University of Tasmania

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Forest‑sedgeland boundaries are historically stable and resilient to wildfre at Blakes Opening in the Tasmanian Wilderness World Heritage Area, Australia

Context Treeless areas in forested landscapes are an enduring ecological puzzle globally. A fire-mediated alternative stable state (FMASS) model has been proposed to explain mosaics of forest and sedgeland in Tasmania, whereby shifts in fire frequency change vegetation and soil patterns. This model is controversial, and a key step in proving it demands elucidating post-fire vegetation dynamics at landscape-scales and over historical timeframes.

Objectives To quantify historical changes in extent of a large sedgeland patch surrounded by tall Eucalyptus forest and evaluate post-fire recovery after a large wildfire burned the area in 2019.

Methods We mapped historical vegetation changes by analysing sequences of aerial photography from 1947 to 2010, and in 2020 used UAS LiDAR to geolocate the current forest boundary. Satellite imagery, field measures of char: canopy height ratio, and stem mortality were used to gauge fire severity, while vegetative and seedling regeneration were used to assess post-fire recovery.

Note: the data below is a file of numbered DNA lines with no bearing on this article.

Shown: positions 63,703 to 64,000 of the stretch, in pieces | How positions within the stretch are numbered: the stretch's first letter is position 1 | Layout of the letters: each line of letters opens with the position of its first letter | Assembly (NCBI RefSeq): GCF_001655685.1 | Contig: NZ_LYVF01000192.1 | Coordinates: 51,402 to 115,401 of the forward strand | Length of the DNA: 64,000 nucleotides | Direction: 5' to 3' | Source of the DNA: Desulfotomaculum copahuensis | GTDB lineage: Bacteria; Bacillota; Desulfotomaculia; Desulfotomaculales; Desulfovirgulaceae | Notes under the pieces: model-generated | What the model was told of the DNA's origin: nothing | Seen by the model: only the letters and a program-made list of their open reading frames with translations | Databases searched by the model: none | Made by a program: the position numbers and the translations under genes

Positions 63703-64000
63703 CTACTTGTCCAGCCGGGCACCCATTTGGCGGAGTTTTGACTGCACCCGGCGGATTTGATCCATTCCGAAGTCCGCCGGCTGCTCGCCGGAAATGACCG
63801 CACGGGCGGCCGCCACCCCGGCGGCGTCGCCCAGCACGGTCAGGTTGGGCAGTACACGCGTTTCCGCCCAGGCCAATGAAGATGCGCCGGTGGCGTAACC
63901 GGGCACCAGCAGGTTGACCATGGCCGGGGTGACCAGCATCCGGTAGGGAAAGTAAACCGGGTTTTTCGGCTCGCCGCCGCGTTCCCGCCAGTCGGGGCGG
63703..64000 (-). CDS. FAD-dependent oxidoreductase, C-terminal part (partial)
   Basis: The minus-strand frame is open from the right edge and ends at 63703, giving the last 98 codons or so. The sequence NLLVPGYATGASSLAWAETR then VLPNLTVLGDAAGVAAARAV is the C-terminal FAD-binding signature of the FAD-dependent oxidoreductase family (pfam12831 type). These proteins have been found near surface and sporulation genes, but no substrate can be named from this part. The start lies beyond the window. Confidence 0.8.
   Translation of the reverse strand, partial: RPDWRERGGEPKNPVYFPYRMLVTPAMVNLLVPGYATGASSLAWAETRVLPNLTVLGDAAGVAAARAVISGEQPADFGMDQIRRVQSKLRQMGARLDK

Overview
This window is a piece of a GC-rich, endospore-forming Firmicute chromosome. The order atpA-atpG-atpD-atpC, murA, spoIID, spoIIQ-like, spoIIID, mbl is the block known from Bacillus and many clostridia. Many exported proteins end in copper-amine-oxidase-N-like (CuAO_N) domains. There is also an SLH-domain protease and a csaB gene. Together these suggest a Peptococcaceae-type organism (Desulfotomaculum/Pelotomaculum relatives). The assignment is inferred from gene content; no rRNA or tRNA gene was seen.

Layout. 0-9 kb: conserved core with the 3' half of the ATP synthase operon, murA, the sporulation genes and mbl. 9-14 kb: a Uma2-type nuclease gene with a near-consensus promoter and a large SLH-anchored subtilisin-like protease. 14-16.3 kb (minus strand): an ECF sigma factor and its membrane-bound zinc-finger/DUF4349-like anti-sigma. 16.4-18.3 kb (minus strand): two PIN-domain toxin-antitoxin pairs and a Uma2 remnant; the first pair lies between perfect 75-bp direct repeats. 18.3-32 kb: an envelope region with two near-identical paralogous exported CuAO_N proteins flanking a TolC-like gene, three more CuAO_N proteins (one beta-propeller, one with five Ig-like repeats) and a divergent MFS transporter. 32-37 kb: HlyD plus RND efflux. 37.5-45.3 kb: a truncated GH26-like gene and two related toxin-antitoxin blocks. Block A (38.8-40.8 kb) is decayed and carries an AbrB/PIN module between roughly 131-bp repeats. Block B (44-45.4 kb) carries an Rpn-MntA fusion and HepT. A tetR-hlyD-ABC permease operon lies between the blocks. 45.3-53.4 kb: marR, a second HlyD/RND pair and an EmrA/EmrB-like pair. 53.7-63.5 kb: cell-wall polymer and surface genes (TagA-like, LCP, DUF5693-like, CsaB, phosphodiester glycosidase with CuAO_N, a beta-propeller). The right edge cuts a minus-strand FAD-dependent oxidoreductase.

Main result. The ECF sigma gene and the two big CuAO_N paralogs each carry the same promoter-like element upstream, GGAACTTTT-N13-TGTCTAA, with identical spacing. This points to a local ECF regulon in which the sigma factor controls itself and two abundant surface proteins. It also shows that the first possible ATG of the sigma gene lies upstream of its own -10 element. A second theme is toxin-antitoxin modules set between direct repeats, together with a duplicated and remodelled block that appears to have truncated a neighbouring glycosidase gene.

Results Forest-sedgeland boundaries were stable over the 73-year period. Sedgeland and scrub communities experienced high severity fires, reflecting their low stature compared to taller forest, which suffered minimal canopy impact. The dominant sedge and tree species in the three communities were post-fire resprouters, resulting in rapid recovery of vegetation structure, with prolific seeding of species killed by the fire.

Conclusion Forest-sedgeland boundaries in western Tasmania are resilient to fire because of keystone resprouter species, and geographically stable in historical time frames, a finding inconsistent with the FMASS model. Our study contributes to global question of treeless area in climate zones suitable for forest.


Publication title

Landscape Ecology








School of Natural Sciences


Springer Netherlands

Place of publication


Repository Status

  • Restricted

Socio-economic Objectives

Climatological hazards (e.g. extreme temperatures, drought and wildfires)